Top tips for starting a business

Starting your own business is an exciting yet terrifying prospect! Here are 5 top tips for anyone who wants to start a business.

Starting your own business is an exciting yet terrifying prospect! Here are 5 top tips for anyone who wants to start a business.

1. You need cash flow

One of the the bests way to help your business financially is to ensure a positive cash-flow. This means having a business plan where people pay for your product or services up front, giving you the cash to pay manufacturers. See: Why cash flow planning is crucial for a small business.

2. Funding your business

Of course you can’t generate a positive cash-flow immediately – you need money to start up. Nowadays there are many other ways to finance a startup other than a bank loan, for examples see our alternative finance section, which has lots of advice on the different types of funding available.

3. Get help with funding

You might be eligible for government funding when developing and testing your business idea. Go to the web site to see which funding schemes you can apply for. If you’re aged 18-30, you could also get help from The Prince’s Trust. They offer low interest loans of up to £4000, plus mentoring and training schemes.

4. Write a business plan

When applying for loans and funding, you’ll need a detailed business plan. Even if you’re not applying for funds, you should always write a business plan as it will lay everything out in a clear, logical way and you can look back to it later on to make sure everything is going to plan.

5. Join the right networks

You should be asking everyone and anyone for tips and advice, you’ll learn so much and you might even make the important contacts you need. Join the mailing list of StartUp Britain, an initiative that helps new businesses. Their web site it also full of useful links and tips.

Starting a business in hard economic times actually makes perfect sense – there are less jobs out there and so why not try and make it on your own? There’s a wealth of information out there and even funding opportunities, you just have to jump in at the deep end, with a clear plan and goals.

Further reading relating to starting a business

> Should I go sole trader, partnership or limited company?

> Starting an e-commerce business – what to know

Small businesses waste no time getting off the ground

Half of start-ups get up and running within 12 weeks, research finds.

According to a survey of some 3,400 new businesses by PeoplePerHour, 21 per cent of businesses surveyed managed to get up and running within six weeks, 28 per cent in 6-12 weeks and 19 per cent took 12-20 weeks. 

Just 7 per cent of those surveyed say it had taken them longer than a year.

One of the factors contributing to the speed of the start-up process is the fact that 71 per cent of those surveyed raised money needed from their savings and the ‘bank of friends and family’.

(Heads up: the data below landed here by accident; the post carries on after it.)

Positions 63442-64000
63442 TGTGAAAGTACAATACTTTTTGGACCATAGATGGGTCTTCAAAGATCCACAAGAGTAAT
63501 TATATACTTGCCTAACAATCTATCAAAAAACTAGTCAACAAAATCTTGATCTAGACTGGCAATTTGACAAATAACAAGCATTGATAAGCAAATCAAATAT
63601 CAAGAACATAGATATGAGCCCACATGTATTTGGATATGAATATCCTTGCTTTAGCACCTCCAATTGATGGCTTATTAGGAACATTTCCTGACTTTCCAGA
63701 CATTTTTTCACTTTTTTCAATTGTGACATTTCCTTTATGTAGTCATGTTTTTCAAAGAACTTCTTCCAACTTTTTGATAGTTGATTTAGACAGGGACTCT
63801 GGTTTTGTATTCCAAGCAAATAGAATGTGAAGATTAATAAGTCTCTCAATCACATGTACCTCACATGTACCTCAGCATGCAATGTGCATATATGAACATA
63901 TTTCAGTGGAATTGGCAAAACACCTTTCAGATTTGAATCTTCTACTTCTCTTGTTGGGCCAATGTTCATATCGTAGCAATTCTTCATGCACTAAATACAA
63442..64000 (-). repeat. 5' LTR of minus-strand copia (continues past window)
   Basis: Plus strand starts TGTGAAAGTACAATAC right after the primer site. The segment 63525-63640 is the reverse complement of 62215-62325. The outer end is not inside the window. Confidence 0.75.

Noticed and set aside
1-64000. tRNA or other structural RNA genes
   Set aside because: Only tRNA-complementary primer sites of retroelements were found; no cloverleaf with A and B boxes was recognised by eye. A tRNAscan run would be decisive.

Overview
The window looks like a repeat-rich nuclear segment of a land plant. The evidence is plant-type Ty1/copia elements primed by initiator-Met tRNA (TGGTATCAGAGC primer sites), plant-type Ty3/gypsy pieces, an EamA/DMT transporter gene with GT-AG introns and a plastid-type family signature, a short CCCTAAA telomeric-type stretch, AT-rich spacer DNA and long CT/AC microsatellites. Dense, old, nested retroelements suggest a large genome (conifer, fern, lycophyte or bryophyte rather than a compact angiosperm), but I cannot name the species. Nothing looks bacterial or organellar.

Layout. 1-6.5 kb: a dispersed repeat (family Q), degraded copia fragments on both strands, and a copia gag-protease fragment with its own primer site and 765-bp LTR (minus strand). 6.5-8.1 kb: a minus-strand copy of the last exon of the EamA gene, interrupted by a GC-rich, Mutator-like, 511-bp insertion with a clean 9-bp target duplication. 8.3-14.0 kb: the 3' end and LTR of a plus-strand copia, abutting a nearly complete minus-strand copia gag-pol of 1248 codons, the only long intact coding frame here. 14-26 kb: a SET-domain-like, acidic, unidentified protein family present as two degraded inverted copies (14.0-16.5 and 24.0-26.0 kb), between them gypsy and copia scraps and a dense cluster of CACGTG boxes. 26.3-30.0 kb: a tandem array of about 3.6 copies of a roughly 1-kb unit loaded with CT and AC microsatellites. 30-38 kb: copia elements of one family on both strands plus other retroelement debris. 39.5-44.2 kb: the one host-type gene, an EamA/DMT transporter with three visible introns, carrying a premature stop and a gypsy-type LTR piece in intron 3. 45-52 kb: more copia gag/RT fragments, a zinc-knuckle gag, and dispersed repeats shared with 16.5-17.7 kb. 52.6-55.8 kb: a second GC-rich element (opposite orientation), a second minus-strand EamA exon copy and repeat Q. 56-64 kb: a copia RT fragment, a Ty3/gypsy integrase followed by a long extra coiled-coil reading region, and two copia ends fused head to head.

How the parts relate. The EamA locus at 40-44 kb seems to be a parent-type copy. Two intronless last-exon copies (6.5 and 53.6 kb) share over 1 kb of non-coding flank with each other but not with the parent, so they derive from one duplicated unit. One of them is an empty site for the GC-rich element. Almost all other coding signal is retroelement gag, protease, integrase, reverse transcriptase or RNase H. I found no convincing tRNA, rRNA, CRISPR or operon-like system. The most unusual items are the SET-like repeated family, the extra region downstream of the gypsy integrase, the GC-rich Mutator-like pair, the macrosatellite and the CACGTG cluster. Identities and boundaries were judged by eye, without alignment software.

Some 22 per cent of those surveyed started up with less than £2,000 and 17 per cent managed to start with less than £1,000.

Just under half (45 per cent) were ‘optimistic’ that their business would grow over the following 12 months, with 18 per cent ‘cautiously optimistic’. Just one in eight feel their business prospects were less than positive over the next year.

One third of those businesses surveyed say they planned to hire at least one full-time or full-time-equivalent (FTE) employee in the next six months, with a further 18 per cent saying they planned to hire between two and three FTE employees.

Xenios Thrasyvoulou, founder and CEO of PeoplePerHour, comments, ‘A major factor in this growing trend of new small business owners, across generations, is how cheap and easy it is to set up a business and build a client base from day one.

‘The barriers of starting a business being lowered is one of the main reasons we’re seeing such a noticeable rise in the nation choosing the self-employment route earlier than ever before in their careers.’

He adds, ‘Starting your own business is far less daunting than it once was. Since the recession, people have ventured into being self employed through necessity, but with an improving economy many are still seeing this avenue as a more satisfying one than the old 9-5 day job.

‘The ever-increasing amount of people deciding to be their own boss indicates self-employment is a trend that is here to stay.’

Making the next step

Alan Dobie

Alan Dobie

Alan was assistant editor at Vitesse Media Plc (previous owner of before moving on to a content producer role at Reed Business Information. He has over 17 years of experience in the...

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